Ingrid Hein

June 24, 2016

SAN ANTONIO — Evidence is mounting that US Food and Drug Administration (FDA) guidelines recommending three doses of the human papillomavirus (HPV) vaccine might be unnecessary, and that less vaccine is protective.

Data from the Costa Rica Vaccine Trial that involved 7499 patients, the Patricia Trial that involved 18,644 patients, and the Future I and II clinical trials that involved 17,622 patients show that two doses protect against HPV in much the same way as a three-dose schedule.

"As a primary care provider, I'm still recommending a series of three HPV vaccine doses — I don't deviate from the recommendations," said Kim Curry, PhD, ARNP, clinical associate professor at University of Florida College of Nursing in Gainesville.

"But there's a lot of evidence that two work just as well," she told Medscape Medical News.

In her poster presentation here at the American Association of Nurse Practitioners 2016 National Conference, Dr Curry reviewed results from the three phase 3, double-blind, randomized controlled clinical trials, and found no significant difference in protection with different dosing schedules for the HPV vaccine.

Cervical cancer is the fourth most common cancer in women around the world, and HPV types 16 and 18 are responsible for about 70% of the cases. The HPV vaccine was initially approved in 2006 to be given in three doses over 6 months, but many countries are now moving to a two-dose schedule for adolescents.

In fact, in April 2014, the WHO Strategic Advisory Group of Experts recommended a two-dose HPV schedule for girls if the vaccination series is initiated before the age of 15.

In the United States in 2013, 57.3% of girls and 34.6% of boys received at least one dose of the HPV vaccine, according to the Centers for Disease Control and Prevention (CDC) (MMWR Morb Mortal Wkly Rep. 2014;63:620-624). However, had the HPV vaccine been administered during healthcare encounters when other recommended vaccines were administered, up to 91% of 13-year-old girls would have received at least one dose, according to an analysis of the National Immunization Survey–Teen (NIS-Teen) and national postlicensure vaccine safety data.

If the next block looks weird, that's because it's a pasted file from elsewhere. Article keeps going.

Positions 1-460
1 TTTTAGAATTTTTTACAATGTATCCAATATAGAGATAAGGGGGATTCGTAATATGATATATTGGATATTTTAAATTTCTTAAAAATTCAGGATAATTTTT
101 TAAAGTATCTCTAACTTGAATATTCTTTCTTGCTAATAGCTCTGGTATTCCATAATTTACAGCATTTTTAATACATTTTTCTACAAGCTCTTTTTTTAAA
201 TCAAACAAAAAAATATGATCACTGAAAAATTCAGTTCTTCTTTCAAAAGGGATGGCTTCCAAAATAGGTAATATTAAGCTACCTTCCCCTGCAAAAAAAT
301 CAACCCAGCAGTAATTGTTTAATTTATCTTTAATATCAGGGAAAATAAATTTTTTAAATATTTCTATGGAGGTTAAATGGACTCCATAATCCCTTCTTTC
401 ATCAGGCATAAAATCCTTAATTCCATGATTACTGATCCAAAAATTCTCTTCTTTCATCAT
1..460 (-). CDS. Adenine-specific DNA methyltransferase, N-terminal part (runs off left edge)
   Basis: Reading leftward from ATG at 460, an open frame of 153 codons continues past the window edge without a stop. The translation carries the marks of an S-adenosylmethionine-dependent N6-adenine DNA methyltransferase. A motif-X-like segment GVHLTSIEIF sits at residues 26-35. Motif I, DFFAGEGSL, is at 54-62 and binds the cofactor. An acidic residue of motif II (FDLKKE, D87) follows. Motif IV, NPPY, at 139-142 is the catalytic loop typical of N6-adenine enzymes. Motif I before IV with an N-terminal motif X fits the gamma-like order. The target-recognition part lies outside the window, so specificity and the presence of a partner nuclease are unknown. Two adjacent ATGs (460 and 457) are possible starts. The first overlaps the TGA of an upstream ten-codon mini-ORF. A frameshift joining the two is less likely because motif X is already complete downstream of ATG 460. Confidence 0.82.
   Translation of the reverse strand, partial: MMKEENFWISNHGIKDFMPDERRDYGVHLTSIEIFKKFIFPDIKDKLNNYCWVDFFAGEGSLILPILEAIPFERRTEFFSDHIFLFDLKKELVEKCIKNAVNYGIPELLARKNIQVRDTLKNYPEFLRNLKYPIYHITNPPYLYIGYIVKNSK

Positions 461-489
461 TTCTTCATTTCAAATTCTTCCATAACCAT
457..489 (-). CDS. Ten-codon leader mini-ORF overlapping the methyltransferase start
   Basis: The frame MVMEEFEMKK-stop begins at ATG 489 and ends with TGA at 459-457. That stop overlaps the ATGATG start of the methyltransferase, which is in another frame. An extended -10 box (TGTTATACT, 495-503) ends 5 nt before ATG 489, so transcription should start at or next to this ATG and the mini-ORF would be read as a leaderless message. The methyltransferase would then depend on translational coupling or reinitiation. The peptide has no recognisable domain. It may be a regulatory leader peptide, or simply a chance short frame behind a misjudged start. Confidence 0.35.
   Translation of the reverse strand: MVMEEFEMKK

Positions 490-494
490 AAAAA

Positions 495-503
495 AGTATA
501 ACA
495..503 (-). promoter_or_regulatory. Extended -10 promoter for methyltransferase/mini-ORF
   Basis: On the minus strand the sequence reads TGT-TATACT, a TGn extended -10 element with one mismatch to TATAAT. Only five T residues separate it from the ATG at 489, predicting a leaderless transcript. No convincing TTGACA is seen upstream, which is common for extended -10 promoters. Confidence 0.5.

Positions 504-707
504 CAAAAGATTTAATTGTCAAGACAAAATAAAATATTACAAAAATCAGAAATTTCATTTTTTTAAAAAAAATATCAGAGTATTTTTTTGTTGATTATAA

And overall, adherence to three doses is low.

Table. Doses of HPV Vaccine Administered to Adolescents 13 to 17 Years of Age in 2014

Cohort At least 1 dose, % At least 2 doses, % 3 doses, %
Girls 60.0 50.3 39.7
Boys 41.7 31.4 21.6


A case for conducting a randomized clinical trial to assess the efficacy of a single dose in adolescents was made recently (J Natl Cancer Inst. 2015;107:dju436).

"If a single dose is effective, it could enable wider implementation of vaccines in poorer nations without effective screening, reducing costs, suffering, and mortality secondary to cervical cancer, and eliminate costs of cancer care," write the authors of that report.

New dose recommendations initiated in the United States would likely have a major effect on the cost and logistics of HPV vaccination programs around the world, Dr Curry explained.

"There is research outside the United States that supports a robust response with two vaccines," said Elizabeth Kostas-Polston, PhD, APRN, from the Uniformed Services University of the Health Sciences in Bethesda, Maryland. "But for some reason, we're not at that point."

However, "I know the Advisory Committee on Immunization Processes and others are looking into this," she said.

The Healthy People 2020 targets for HPV immunization will not be met in the United States, said Dr Kostas-Polston. And the lack of HPV vaccine uptake is a threat to America's progress against cancer. Missed clinical opportunities are the most important reason for this, according to the CDC.

The way healthcare providers talk about the vaccine has to change. "Providers are not comfortable talking about it because they think it's a sex discussion," she said. "We really have to reframe and talk about this differently. Providers have to recommend this as a cancer-prevention vaccine," she explained.

"It's not a comfortable shot to get, and it's pretty expensive — about $140 per dose — if you're not covered by insurance," she added.

Follow-up is needed, Dr Curry said, to ensure that the long-term efficacy of a vaccine series consisting of fewer doses of HPV vaccine is similar to that of a full course of three doses before any practice changes are recommended.

Dr Curry and Dr Kostas-Polston have disclosed no relevant financial relationships.

American Association of Nurse Practitioners (AANP) 2016 National Conference: Poster Presented June 24, 2016.


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